they're still not educating the students that are there. I think that
if they had taken that money and...
PERSON IN GROUP: About a billion dollars.
JIM JOYNER: About a billion dollars. And put more teachers in the school
system, where the student to teacher ratio instead of 25 to 1 was 10
or 15 to 1, especially in the early classes, kindergarten through fifth,
sixth grade, that those students would be a very viable part of the
JOHN PRICE: The quality of teachers is important, I think. I think
they need to raise the quality of our teachers, especially in the lower
BOB PIERCE, Retired School Administrator: But people aren't going to
go into teaching, John, unless the salaries are not adequate.
JOHN PRICE: That's right.
BOB PIERCE: And the salaries are not adequate.
MARSHALL LEDERER, Retired Physician: I think that when I hear that
25 percent of the high school graduates are functionally illiterate,
this is a bad commentary on the function of the public school, and I'm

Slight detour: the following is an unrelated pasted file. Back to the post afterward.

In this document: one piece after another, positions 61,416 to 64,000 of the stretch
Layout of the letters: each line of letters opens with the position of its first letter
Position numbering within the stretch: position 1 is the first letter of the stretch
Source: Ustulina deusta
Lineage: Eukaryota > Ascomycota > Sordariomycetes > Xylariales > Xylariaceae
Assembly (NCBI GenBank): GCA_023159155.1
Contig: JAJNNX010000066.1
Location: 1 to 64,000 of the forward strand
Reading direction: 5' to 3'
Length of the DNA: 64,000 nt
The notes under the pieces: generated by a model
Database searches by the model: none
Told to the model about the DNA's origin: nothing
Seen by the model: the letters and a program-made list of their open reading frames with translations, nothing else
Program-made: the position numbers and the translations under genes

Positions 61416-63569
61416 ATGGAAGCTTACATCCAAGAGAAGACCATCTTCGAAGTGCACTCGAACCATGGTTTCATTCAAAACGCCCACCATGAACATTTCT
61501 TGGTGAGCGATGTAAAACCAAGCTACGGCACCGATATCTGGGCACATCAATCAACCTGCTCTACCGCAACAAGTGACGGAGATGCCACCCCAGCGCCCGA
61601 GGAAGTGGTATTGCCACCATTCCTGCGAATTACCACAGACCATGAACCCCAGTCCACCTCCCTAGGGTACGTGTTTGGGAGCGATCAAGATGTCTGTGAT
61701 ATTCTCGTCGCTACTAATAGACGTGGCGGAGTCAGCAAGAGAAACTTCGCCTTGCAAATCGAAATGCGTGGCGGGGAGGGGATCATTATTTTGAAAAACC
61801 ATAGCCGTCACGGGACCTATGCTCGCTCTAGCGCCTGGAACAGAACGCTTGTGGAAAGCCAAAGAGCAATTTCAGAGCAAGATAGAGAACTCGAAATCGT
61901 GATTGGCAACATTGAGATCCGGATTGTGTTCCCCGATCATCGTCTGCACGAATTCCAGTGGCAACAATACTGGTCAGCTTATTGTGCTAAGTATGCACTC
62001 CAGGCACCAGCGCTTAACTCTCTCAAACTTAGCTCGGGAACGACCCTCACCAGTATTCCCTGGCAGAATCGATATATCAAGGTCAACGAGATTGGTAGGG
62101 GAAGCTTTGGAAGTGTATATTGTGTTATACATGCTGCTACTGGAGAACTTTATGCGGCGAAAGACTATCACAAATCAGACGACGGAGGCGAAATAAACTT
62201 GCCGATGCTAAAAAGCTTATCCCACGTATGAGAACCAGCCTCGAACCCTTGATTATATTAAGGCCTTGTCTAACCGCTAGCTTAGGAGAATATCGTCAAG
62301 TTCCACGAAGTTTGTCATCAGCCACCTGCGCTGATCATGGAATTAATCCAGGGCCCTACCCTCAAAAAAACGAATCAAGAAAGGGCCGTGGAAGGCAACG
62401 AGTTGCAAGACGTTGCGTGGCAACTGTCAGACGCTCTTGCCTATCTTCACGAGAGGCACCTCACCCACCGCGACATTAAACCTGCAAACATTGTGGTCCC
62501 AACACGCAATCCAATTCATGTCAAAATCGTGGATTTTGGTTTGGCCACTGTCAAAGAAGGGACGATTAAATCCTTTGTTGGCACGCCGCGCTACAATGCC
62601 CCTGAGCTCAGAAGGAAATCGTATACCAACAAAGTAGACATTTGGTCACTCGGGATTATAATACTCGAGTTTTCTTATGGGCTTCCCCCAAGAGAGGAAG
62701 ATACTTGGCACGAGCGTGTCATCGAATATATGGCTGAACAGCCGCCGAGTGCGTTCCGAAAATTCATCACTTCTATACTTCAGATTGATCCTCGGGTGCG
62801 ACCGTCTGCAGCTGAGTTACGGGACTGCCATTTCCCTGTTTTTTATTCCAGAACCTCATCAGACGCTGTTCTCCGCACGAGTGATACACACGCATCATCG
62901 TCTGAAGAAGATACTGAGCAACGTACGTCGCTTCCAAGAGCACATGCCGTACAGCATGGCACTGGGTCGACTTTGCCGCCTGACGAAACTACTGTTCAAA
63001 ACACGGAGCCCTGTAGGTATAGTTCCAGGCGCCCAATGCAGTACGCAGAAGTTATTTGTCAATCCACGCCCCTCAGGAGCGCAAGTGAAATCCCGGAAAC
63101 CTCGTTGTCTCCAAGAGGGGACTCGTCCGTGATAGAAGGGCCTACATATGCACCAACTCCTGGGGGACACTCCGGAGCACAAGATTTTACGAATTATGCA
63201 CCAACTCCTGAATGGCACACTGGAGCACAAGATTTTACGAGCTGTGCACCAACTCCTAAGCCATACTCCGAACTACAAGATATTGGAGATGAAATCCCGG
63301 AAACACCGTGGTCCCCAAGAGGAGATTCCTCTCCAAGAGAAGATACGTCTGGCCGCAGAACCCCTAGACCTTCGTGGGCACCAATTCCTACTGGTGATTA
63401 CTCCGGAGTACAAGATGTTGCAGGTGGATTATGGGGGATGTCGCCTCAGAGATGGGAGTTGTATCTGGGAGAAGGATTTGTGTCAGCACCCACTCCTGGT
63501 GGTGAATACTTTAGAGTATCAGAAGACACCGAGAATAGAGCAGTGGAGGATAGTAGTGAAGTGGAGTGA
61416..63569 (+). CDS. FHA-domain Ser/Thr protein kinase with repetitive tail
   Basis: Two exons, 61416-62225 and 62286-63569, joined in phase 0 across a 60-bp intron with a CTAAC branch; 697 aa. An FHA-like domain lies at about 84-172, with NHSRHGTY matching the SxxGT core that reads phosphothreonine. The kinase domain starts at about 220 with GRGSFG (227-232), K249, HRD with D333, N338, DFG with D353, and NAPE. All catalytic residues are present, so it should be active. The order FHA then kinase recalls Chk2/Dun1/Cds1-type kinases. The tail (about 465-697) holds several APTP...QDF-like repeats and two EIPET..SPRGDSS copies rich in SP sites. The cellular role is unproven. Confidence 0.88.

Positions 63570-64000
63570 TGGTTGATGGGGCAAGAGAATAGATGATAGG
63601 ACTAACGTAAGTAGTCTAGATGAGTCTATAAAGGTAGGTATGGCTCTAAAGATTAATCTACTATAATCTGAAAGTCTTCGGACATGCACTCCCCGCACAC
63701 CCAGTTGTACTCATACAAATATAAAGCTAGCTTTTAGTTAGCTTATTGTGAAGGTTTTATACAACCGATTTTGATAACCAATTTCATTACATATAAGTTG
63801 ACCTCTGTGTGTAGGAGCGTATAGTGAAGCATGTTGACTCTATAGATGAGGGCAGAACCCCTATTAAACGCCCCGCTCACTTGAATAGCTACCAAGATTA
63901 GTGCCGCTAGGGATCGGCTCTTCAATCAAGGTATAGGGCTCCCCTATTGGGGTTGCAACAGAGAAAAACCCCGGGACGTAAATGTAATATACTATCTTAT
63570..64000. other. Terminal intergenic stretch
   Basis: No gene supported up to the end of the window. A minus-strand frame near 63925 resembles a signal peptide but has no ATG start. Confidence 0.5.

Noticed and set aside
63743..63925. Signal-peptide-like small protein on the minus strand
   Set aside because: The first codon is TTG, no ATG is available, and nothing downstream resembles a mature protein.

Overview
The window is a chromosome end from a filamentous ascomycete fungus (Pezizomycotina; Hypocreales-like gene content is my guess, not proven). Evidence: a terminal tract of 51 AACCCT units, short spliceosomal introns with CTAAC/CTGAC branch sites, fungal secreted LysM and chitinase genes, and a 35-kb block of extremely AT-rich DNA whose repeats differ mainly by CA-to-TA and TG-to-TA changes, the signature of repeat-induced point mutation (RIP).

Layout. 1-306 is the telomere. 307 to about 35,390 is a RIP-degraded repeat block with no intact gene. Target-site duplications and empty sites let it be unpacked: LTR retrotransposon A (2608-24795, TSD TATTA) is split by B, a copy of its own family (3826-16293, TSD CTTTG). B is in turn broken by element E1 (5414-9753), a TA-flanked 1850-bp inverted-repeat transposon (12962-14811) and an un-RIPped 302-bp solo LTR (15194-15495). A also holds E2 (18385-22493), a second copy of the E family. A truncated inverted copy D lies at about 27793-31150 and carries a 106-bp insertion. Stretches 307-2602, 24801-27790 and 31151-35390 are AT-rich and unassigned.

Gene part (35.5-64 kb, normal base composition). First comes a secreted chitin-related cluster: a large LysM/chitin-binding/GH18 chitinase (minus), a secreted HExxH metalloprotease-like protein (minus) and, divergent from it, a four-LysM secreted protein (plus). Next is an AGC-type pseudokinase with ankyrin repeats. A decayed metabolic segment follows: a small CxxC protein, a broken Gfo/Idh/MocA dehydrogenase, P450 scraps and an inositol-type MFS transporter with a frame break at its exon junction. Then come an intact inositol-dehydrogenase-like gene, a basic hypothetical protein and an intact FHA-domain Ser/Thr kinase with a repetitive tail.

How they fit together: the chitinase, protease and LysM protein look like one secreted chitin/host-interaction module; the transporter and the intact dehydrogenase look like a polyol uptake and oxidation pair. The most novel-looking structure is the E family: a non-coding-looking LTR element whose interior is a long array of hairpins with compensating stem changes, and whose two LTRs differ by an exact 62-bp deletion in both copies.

wondering about vouchers.
JIM FISHER: You think that's going to be an issue-- vouchers?
MARSHAL LEDERER: I don't know that, but I think that it's something
that ought to be addressed.
VERNON LOVALL, Retired Engineer: I think that the federal government
ought to get out of our business and run the federal government as what
it was intended for, instead of this micro stuff that they've been giving
us. "We can't do this, we can't do that. We've got less money,
more money, no money," and it's just all confusing. It's all a
bunch of smoke.
EARL UHLER, Retired Air National Guard Pilot: I'm concerned about defense,
the money we're spending on that. It's one thing people understand,
that's strength. And these foreign countries, if they think we're weak,